Titanfall 2 ReviewPrice:
PC, Xbox One, PS4
Titanfall 2's opening single-player cinematic plays out like something from a wartime John Wick. Your player character, rifleman Jack Cooper, narrates: 'Of all the things I've seen on the frontier, the pilot is the dominant force', he says, during which the pilot on screen takes out somewhere in the region of 40 armed soldiers.
All at once you want to be the pilot nearly as much as Cooper, who speaks with such reverence it's unclear whether Titanfall 2's campaign is going to be wish-fulfilment for you or Cooper himself. In its greatest moments, however, Titanfall 2's campaign lets you feel like that dominant force, shredding enemies and directing the combat with ease.
I don't know what EA has done recently, but after telling us for a couple of years that the single-player aspect of its games wasn't important, pretty much every EA multiplayer release this year - Fifa 17
, Battlefield 1
and now Titanfall 2 - has delivered a campaign that's thoughtful and interesting. Thing is, Titanfall 2's is the best of the bunch: a campaign that has the shooting and pace of the better Call of Duty titles, while also having the ideas and imagination to bring to mind Valve's Portal 2.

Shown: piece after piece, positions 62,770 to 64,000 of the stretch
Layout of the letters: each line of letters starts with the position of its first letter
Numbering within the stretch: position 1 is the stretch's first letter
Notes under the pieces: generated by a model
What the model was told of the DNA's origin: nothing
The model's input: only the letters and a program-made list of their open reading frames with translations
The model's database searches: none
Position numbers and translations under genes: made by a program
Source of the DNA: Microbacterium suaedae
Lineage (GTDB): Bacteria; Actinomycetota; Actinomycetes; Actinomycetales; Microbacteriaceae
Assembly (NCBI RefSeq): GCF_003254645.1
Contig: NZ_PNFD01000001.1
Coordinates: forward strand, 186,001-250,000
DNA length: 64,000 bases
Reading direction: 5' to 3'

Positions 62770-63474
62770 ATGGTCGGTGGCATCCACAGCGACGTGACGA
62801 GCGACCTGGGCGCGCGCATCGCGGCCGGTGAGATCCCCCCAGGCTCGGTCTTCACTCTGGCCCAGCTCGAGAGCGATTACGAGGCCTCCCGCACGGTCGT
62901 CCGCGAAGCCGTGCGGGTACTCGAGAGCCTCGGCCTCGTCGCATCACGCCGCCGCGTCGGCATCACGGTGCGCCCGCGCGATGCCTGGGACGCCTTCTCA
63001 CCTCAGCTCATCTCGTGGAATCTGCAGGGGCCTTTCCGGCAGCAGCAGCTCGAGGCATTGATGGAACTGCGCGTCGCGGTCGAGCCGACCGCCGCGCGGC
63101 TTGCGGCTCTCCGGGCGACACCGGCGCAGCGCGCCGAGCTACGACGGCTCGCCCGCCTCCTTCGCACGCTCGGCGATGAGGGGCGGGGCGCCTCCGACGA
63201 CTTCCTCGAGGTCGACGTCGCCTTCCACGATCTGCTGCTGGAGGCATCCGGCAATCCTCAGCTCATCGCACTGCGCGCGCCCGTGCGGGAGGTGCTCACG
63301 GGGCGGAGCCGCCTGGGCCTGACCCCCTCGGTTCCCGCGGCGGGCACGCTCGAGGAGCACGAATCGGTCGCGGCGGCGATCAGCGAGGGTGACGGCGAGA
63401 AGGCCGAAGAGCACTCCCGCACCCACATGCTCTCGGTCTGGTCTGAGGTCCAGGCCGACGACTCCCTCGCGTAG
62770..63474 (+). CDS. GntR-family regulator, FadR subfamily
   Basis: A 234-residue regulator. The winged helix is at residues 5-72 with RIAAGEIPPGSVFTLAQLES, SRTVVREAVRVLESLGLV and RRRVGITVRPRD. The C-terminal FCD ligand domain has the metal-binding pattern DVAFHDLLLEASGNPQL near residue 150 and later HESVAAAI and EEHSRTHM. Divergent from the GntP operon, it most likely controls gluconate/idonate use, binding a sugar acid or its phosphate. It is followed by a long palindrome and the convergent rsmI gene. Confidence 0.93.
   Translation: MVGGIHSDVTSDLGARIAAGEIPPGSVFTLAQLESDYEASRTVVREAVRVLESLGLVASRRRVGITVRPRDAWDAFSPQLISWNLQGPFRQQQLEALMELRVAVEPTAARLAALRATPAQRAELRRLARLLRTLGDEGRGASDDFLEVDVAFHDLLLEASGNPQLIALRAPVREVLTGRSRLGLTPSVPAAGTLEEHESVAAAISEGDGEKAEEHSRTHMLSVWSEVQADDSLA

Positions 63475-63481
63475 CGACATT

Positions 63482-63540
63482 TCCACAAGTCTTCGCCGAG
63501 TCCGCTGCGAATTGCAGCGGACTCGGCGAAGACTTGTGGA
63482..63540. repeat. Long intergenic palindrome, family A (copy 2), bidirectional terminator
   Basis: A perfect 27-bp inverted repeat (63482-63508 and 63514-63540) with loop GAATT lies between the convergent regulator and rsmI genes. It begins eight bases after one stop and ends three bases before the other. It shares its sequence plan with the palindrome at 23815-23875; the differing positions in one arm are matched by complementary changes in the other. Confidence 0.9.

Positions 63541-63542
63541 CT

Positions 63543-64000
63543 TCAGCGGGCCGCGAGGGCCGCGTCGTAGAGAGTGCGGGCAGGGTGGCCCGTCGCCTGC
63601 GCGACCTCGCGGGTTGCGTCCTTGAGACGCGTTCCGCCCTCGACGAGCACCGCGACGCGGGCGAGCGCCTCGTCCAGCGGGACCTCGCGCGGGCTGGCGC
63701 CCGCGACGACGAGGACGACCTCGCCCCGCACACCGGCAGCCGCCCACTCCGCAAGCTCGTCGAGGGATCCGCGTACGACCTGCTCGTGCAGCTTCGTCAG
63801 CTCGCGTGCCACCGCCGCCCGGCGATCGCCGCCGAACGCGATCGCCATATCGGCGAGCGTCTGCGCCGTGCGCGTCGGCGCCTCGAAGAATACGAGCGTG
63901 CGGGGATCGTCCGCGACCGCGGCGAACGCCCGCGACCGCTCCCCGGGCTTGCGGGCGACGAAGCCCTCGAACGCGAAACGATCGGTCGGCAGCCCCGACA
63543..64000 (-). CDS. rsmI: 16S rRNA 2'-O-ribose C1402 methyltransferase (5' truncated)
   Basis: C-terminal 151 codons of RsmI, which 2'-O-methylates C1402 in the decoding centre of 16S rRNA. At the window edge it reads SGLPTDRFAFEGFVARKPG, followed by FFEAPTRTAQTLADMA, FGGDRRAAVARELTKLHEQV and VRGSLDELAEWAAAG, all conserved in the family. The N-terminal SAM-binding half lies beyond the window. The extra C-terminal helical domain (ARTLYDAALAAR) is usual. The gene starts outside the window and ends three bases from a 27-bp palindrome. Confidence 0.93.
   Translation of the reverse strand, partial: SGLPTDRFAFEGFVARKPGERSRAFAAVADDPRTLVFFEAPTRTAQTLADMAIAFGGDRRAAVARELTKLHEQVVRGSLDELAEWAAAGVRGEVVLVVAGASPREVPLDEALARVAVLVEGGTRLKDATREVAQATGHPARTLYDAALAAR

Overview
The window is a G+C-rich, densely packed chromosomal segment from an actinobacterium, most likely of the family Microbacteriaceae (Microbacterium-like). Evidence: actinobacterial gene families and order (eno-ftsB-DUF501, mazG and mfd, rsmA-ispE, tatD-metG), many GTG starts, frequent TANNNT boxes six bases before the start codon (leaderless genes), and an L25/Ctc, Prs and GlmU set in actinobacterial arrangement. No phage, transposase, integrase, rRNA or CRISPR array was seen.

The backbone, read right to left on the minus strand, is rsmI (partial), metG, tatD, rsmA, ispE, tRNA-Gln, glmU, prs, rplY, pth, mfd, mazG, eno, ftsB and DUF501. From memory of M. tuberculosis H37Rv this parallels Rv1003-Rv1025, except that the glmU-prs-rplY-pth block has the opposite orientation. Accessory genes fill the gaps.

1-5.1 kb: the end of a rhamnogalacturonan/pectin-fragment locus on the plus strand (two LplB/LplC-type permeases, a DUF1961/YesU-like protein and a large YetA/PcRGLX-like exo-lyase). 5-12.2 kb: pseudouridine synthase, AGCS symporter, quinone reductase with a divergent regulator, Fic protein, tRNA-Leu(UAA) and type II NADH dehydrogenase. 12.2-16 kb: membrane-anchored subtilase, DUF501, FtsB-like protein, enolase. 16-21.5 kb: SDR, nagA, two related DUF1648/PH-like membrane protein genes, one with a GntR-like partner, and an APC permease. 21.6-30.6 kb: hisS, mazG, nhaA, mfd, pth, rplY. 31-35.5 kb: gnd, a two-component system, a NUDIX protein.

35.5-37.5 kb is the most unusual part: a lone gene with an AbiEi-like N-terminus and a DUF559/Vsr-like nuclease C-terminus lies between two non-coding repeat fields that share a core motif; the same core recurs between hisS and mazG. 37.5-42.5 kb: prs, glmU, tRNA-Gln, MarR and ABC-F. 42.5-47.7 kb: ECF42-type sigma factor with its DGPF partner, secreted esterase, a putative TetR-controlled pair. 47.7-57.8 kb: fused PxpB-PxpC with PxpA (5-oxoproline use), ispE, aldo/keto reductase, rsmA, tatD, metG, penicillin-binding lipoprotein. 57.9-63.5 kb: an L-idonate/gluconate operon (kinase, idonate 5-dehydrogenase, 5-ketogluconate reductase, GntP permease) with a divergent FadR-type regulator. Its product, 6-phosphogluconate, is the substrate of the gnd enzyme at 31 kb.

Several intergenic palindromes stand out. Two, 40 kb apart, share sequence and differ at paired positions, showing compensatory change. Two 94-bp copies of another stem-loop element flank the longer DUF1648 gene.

This is helped somewhat by the fact that Respawn Entertainment was set up by people leaving Infinity Ward after the dual successes of Modern Warfare 1 and 2, and the crackling pace from those games is still evident here in addition to a couple of familiar moments: The campaign starts with an obstacle course, with your speed through it determining the difficulty you'll be asked to play it on.
The shooting starts and remains excellent, with enemies taking just the right amount of punishment to die, and the game encouraging you to switch weapons regularly - ammunition is sparse but a variety of weaponry is common. To aid this, each time you pick up a weapon or equip it, you're given a single sentence description: 'Adhesive grenade launcher'; 'Full auto, but with a punch'; 'semi-automatic precision pistol'; it usually does a solid job of telling you exactly what the gun is going to do at a glance, which means you can focus on putting rounds into people as you wall-run around the map.
Inside the Titan, too, the combat is fresh and interesting. In the single-player campaign you can near-instantly switch between different loadouts and abilities on the fly, with a quick tap of F1 being all you have to do to switch things up, and it's easy to do in the middle of combat.
The story is well written, if generic. A lot of the chatter between BT (your Titan) and Cooper brought a wry smirk to my face, as did the fact you can choose the dialogue yourself, tapping X or V as you dash about the place, bantering back and forth.